Earlier this year the Brunei Gallery hosted an exhibition on Ikat weaving.  Seeing as we have been revisiting our popular #technicaledit this week, we thought it fitting to look back at one of our favourite exhibitions of this year, which is all about the technical processes of a very different type of weaving.

Being weavers and dyers ourselves, we were fascinated by this wonderful exhibition on Ikat weaving; a traditional technique that has spread throughout the course of history, around the world.


Ikat Technique:

Warp and weft are stretched out and areas are tied off tightly with string where the dye should not take hold.  The Ikat pattern is dictated by a draft and copied using this technique of tying, The tying and dying process takes place numerous times until all the colours in the draft have been translated correctly onto the warp and weft.

The ‘Ikat effect’ is created through the slight movement of these precisely dyed warp and weft yarns during the weaving process.  Each weft is lined up exactly with the corresponding section on the warp with plain weave structure.

Not till the loom is silent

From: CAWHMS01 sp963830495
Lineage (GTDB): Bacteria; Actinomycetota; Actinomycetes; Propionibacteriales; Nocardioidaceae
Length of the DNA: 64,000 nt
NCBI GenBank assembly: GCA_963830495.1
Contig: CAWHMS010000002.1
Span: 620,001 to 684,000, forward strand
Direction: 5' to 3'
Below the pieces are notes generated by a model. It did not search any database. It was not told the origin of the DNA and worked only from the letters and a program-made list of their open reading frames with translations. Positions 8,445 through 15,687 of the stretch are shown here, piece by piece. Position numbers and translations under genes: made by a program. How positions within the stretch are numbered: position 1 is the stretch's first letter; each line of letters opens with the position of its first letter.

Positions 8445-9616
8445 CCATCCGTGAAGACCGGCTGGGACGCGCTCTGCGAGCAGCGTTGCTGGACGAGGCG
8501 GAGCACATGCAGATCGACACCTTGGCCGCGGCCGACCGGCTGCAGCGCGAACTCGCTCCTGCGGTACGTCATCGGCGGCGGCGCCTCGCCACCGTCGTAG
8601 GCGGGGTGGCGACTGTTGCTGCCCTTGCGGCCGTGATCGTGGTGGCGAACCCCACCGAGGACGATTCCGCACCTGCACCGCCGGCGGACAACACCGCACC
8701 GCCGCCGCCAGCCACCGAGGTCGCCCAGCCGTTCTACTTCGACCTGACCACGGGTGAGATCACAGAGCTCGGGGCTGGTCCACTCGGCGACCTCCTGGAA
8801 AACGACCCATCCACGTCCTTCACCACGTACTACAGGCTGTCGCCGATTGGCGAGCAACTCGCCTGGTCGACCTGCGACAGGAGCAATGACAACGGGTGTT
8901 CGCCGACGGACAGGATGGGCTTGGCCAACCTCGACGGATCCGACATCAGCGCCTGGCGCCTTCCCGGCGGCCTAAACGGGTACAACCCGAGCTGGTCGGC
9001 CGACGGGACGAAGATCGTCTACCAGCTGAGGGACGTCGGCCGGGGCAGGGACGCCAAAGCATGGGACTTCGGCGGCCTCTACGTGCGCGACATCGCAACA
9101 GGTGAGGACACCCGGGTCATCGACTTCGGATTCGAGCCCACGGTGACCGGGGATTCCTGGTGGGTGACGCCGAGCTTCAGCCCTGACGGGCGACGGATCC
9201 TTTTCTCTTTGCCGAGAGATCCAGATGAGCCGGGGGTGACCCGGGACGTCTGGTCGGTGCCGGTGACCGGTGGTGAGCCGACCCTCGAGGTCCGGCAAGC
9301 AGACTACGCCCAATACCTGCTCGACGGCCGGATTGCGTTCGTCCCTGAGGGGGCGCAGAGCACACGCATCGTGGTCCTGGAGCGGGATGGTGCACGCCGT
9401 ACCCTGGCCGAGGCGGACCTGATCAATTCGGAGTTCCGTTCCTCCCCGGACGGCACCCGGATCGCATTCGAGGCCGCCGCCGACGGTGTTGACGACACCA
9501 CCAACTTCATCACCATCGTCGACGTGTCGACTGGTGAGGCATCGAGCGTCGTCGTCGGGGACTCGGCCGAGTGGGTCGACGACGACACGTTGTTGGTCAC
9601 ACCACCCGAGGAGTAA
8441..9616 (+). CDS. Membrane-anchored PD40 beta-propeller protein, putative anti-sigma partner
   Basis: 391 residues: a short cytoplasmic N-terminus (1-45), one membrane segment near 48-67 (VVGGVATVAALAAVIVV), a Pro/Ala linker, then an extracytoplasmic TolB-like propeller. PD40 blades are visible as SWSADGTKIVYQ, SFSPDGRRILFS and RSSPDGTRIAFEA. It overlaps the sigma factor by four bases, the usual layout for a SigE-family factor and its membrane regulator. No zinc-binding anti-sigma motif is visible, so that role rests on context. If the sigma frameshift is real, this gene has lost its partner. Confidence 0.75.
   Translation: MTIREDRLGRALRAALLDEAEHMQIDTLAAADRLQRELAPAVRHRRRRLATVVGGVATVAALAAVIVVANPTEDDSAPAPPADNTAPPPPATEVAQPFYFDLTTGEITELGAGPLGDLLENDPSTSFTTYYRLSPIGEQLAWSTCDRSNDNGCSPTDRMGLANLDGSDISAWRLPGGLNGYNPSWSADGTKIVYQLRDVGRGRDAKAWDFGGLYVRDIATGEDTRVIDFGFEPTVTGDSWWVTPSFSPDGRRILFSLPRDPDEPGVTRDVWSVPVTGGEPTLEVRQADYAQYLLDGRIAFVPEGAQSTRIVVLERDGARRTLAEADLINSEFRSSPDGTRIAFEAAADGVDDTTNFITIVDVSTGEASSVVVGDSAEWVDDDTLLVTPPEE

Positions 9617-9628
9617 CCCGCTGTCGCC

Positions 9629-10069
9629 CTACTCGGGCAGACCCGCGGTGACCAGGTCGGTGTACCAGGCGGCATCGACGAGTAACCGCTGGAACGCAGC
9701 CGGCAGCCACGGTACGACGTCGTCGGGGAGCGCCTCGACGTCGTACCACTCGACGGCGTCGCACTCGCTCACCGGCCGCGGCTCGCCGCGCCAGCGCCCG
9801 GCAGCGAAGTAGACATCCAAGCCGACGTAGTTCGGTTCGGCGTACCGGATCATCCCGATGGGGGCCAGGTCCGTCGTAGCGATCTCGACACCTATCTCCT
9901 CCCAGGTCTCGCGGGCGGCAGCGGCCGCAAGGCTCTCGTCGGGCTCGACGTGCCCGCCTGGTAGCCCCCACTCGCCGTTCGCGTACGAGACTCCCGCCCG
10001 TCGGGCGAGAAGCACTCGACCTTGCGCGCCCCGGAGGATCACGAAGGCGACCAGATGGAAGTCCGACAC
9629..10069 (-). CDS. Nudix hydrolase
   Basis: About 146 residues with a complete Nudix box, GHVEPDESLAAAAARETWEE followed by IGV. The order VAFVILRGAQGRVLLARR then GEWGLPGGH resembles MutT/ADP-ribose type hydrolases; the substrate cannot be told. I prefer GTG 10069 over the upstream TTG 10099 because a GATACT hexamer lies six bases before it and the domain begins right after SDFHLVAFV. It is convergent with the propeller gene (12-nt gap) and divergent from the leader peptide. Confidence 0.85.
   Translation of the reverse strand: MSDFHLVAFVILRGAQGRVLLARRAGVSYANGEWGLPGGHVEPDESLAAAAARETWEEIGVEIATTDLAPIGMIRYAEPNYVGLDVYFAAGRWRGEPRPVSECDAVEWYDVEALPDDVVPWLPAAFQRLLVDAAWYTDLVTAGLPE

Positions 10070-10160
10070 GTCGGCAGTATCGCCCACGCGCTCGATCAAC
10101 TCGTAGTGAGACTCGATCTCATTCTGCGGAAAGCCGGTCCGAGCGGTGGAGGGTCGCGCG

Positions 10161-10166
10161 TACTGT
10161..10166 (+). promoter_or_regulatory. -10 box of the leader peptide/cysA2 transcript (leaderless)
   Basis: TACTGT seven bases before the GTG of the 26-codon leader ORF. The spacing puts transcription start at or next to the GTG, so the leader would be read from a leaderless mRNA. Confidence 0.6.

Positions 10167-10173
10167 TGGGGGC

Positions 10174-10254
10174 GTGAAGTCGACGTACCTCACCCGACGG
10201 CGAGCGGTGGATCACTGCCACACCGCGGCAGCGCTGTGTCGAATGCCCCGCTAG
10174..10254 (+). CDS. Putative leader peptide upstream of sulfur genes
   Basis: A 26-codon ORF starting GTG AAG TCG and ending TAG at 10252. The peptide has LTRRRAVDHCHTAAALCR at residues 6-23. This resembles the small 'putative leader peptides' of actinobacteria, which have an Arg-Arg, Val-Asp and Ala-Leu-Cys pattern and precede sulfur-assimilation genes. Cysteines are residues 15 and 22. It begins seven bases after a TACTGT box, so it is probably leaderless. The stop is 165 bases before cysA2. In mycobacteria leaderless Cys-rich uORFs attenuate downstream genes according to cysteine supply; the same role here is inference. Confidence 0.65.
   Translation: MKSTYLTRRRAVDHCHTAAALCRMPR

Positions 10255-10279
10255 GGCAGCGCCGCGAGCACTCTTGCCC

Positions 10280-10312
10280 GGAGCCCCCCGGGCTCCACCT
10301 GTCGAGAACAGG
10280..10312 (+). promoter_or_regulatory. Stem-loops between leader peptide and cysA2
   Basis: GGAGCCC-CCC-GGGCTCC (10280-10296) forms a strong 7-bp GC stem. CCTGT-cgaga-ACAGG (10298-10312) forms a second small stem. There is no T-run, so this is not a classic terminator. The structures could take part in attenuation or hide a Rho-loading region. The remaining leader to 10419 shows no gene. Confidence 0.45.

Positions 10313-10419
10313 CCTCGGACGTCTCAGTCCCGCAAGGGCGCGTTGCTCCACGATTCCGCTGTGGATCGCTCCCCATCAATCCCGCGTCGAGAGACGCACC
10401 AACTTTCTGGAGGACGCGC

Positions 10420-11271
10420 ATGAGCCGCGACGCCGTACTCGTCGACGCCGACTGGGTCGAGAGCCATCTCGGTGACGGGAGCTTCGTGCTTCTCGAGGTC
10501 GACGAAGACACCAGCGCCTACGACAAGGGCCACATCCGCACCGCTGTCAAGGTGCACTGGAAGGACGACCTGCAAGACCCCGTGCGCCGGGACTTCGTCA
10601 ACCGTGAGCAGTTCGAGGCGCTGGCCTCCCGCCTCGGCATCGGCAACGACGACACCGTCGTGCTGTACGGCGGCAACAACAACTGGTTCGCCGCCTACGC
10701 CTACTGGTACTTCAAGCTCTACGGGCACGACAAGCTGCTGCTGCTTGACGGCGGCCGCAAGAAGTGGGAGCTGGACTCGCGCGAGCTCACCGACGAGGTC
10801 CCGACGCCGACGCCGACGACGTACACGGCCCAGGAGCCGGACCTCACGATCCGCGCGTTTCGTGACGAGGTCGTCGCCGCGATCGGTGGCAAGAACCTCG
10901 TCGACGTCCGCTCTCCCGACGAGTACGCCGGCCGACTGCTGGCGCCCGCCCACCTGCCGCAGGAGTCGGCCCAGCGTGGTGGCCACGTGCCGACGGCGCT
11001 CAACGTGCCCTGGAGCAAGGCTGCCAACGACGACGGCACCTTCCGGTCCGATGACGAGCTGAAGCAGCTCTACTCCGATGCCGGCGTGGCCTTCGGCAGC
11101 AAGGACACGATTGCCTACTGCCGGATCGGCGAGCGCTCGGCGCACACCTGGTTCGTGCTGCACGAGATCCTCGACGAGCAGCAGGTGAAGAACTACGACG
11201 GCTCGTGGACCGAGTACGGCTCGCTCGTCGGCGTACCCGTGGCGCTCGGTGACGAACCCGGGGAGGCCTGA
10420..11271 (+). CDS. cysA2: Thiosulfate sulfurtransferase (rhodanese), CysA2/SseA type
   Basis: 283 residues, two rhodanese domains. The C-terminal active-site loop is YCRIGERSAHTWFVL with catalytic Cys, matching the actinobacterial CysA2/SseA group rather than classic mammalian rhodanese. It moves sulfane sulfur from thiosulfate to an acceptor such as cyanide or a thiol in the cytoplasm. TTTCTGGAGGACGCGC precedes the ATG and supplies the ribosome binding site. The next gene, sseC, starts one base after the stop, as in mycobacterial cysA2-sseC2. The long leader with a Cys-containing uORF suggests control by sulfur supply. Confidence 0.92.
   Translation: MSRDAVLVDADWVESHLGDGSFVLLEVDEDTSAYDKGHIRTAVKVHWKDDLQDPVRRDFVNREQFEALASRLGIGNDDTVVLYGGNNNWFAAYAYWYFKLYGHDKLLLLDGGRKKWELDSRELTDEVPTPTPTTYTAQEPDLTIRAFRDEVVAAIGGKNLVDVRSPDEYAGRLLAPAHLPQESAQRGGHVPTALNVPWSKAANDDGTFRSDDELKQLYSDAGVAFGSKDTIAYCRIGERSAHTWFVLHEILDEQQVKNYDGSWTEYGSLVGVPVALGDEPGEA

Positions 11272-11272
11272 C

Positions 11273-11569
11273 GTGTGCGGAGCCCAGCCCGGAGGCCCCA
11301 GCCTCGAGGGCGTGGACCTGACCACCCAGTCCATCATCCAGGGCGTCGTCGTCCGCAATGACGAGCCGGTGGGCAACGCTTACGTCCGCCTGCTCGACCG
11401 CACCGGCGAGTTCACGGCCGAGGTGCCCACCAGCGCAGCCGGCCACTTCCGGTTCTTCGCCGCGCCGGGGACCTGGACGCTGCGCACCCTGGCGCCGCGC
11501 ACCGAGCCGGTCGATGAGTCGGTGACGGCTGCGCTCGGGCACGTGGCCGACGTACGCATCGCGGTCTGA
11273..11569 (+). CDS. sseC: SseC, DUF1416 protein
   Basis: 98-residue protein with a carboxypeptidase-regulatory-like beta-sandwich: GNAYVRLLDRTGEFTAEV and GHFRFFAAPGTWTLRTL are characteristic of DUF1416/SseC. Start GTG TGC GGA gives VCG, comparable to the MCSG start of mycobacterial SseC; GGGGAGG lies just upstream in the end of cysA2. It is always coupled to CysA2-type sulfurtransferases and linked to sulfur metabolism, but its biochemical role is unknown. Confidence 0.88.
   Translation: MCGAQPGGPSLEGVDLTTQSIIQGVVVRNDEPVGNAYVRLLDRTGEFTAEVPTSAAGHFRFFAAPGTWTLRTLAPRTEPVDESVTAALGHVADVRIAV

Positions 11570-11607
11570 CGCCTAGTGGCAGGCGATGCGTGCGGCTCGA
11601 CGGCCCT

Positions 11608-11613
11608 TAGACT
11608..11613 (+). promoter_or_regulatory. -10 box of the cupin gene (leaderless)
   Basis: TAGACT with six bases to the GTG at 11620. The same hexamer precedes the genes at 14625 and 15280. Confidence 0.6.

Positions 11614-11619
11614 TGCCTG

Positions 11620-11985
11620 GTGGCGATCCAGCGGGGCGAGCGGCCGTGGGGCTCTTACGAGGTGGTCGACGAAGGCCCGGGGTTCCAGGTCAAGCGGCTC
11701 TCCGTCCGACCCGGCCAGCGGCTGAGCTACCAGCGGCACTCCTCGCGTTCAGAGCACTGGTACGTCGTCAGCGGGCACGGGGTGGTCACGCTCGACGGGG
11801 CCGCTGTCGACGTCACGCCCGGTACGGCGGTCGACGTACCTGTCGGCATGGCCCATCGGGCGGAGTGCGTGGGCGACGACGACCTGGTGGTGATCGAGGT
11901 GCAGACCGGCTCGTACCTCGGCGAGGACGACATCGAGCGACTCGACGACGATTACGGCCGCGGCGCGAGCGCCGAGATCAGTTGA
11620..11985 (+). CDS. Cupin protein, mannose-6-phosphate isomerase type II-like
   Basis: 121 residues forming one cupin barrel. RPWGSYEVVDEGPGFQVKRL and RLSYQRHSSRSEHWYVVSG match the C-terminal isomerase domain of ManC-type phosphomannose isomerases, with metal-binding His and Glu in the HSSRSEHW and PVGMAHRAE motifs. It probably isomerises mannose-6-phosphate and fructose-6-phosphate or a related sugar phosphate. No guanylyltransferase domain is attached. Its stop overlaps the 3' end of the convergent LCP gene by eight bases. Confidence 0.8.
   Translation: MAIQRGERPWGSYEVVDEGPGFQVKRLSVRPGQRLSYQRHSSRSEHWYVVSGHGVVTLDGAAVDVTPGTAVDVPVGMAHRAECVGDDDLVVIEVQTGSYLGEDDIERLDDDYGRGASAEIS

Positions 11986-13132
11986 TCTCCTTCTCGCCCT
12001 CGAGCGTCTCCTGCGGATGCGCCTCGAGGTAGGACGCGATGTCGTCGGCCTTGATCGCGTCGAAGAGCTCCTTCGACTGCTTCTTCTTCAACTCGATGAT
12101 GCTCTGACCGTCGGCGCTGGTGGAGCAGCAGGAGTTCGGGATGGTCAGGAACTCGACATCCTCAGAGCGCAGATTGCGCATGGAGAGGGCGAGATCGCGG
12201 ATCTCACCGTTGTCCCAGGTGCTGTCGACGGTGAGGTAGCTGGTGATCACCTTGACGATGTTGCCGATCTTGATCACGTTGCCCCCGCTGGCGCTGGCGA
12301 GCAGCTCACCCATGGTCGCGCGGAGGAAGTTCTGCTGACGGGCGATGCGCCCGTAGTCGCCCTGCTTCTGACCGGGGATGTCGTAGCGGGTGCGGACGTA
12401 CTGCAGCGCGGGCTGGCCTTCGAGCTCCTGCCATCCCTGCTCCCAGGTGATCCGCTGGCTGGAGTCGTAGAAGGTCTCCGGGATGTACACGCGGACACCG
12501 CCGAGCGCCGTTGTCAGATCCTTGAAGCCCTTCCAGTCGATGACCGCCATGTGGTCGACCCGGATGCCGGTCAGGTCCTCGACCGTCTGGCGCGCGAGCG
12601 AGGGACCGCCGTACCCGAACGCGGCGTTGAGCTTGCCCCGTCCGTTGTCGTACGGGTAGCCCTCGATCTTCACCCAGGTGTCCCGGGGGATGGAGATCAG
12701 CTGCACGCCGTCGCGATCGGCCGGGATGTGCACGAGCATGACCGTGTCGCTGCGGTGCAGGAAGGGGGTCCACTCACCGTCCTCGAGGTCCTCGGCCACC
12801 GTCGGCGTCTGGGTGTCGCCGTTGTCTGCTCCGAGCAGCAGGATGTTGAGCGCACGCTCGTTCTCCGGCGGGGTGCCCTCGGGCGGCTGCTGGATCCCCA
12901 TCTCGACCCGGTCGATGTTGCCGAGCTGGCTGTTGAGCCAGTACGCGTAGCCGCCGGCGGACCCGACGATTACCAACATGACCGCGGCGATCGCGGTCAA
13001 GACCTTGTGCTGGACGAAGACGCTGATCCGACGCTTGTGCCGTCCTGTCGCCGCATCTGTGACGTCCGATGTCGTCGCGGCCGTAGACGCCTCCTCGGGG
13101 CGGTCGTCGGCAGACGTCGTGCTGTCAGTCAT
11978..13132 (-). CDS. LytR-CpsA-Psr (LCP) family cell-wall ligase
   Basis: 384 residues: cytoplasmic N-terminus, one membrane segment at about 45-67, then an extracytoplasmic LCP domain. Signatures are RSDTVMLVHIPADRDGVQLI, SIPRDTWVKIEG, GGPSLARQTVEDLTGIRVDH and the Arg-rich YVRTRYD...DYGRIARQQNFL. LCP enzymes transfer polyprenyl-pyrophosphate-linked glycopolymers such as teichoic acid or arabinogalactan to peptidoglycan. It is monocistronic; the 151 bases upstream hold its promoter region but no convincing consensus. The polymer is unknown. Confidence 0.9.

And the shuttles cease to fly
Shall God unroll the canvas
And reveal the reason why.
The dark threads are as needful
                                                                                                   In the Weaver’s skillful hand                                                                                                                                                                                                  
As the threads of Gold and Silver                                                                                                  In the pattern He has planned



Understandably Ikat is a very expensive technique to buy into and the final fabric (usually silk) is coveted by royalty and the rich. Ikat is found across Africa,  the Arab Maghreb, India and Japan.  The style of Ikat varies greatly from country to country with flamboyant pattering in India and delicate simplicity in Japan.


Image from SOAS website